My mother came to stay with us for the last months of her life. She was admitted to my hospice and services began as soon as she arrived.
A bit of history - my mother and my relationship was at its best when we were miles apart. (It is interesting as I write this now 20 years after her death it is hard for me to draw on the negative, distraught feelings I am writing this blog about. Time certainly does ease emotional pain.) Anyway, I was having a struggle with mother being in my house, caring for her, and dealing with the reversal of our roles--I was now the mom and caretaker. She was more the child that needed care. The interactions were not going well.
One day I had just about had it. I called our hospice social worker with a cry for help. Sitting in my bedroom with the door closed, in hushed tones and tears, I said, along with many other thoughts, “I don’t think I love her”.
For a long time I talked and Diane listened. Finally, as I wound down, had said all my guilt and fears, Diane softly said “Love is a verb. It is an action word and right now you are showing your love for your mother.” There were other words of wisdom that afternoon in my bedroom along with support, empathy, and compassion. Yet now, 20 years later, it is “Love is a verb” that has stayed with me.
This is the story that came to mind when I decided to write a blog for National Social Work month. Social work, to me, is about saying the right words at the right moment, words that have a profound effect on a person’s life from that point forward. Being the listener with just a touch of direction.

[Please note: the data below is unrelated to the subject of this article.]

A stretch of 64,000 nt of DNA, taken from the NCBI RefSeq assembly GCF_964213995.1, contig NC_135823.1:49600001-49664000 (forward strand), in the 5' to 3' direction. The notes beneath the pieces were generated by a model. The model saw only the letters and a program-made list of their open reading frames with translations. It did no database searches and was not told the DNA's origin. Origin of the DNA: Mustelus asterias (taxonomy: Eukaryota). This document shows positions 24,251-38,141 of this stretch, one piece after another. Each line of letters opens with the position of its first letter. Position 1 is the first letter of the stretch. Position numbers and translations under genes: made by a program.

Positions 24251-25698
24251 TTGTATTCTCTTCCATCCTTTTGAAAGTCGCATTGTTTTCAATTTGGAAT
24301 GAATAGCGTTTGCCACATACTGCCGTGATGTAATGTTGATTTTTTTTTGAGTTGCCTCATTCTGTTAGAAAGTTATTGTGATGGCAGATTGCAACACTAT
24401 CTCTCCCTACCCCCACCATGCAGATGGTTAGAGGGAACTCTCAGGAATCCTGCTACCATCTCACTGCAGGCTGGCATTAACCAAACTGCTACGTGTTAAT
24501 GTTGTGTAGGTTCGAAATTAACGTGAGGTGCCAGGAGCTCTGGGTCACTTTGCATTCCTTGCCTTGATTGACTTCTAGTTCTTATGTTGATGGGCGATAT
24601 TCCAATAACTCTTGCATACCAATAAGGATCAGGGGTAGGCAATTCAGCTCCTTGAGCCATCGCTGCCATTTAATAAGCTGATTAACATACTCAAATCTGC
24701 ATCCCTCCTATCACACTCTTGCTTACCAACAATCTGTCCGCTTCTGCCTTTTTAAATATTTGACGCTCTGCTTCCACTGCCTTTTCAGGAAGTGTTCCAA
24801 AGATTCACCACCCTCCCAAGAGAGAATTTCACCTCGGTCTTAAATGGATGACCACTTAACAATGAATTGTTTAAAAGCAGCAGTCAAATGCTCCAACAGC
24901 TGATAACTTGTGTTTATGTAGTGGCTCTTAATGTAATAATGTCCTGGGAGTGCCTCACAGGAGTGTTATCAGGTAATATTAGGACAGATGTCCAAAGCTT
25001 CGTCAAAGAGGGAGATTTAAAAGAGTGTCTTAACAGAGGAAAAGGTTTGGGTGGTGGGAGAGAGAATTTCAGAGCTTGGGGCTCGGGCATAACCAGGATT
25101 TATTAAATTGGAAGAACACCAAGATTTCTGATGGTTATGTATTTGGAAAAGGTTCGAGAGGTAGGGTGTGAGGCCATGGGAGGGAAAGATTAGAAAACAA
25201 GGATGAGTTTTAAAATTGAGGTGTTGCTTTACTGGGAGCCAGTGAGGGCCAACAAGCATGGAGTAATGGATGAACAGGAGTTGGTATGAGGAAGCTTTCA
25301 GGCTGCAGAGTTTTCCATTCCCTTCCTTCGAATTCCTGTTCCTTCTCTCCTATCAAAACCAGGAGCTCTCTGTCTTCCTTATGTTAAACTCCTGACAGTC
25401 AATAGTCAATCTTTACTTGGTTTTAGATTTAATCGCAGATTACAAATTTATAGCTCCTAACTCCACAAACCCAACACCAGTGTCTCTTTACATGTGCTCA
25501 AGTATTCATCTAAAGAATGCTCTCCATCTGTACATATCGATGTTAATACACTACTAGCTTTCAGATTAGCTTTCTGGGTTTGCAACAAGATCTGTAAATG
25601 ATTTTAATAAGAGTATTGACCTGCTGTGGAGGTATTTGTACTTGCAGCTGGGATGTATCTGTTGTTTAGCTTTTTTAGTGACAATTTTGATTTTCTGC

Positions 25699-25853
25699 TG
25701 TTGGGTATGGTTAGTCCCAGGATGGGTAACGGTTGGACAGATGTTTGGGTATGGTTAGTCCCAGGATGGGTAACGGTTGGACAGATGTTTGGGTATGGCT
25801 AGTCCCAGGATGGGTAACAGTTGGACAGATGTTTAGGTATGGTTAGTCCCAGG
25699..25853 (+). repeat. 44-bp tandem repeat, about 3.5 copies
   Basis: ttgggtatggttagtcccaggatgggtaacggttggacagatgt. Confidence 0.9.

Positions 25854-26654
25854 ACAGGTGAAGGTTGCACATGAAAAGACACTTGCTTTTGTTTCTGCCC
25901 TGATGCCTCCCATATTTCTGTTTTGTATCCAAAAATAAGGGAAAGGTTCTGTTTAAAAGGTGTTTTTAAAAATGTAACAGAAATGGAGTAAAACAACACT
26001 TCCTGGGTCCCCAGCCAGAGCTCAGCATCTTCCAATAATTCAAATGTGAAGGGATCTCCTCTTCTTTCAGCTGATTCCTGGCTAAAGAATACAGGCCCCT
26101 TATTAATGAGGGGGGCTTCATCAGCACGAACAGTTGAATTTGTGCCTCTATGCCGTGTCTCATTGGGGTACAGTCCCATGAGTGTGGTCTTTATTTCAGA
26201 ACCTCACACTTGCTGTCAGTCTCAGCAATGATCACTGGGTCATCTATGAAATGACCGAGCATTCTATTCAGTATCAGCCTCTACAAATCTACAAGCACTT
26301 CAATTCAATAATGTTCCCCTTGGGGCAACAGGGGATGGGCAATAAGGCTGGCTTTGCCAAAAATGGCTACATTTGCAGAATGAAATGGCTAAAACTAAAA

I think most people see the Social Worker role as problem solving for social and domestic issues and yes, that is part of the job description, but the responsibilities are so much more.
I can only speak for the hospice arena when I describe the variety of skills and duties that come under their competent direction. In addition to problem solving social and domestic issues, Social Workers bring nurturing, emotional support, and guidance to patients and families. They bring that same support to their hospice team members. They lead support groups for families (pre-death and bereavement), facilitate a team support group and give community and hospital in-services. I’m not implying that others (nurses, home health aides, chaplains) aren't nurturing, guiding, and supporting (because those qualities are a requirement for anyone who works in hospice), but I am saying that social workers have incredible people skills. I consider it an important part of their job description.
I have a special place in my heart for social workers. I’ve often thought if I could have done a do over I would have chosen to be a social worker.
SOMETHING MORE ABOUT... SOCIAL WORKERS: I want to be like you when I grow up... After my mother died, I wrote THE FINAL ACT OF LIVING: Reflections of a Long Time Hospice Nurse. With stories and experiences at the bedside of hundreds of people at the moment of their death, THE FINAL ACT OF LIVING explores the topics of living with a life threatening illness, fear of death, understanding the signs of approaching death from disease, the dying process, stages of death, the normal grieving process, living wills and other end of life issues. It is written especially for chaplains, social workers, counselors, palliative care nurses, hospice nurses and hospice volunteers. Teachers use the book as a text book in colleges and universities.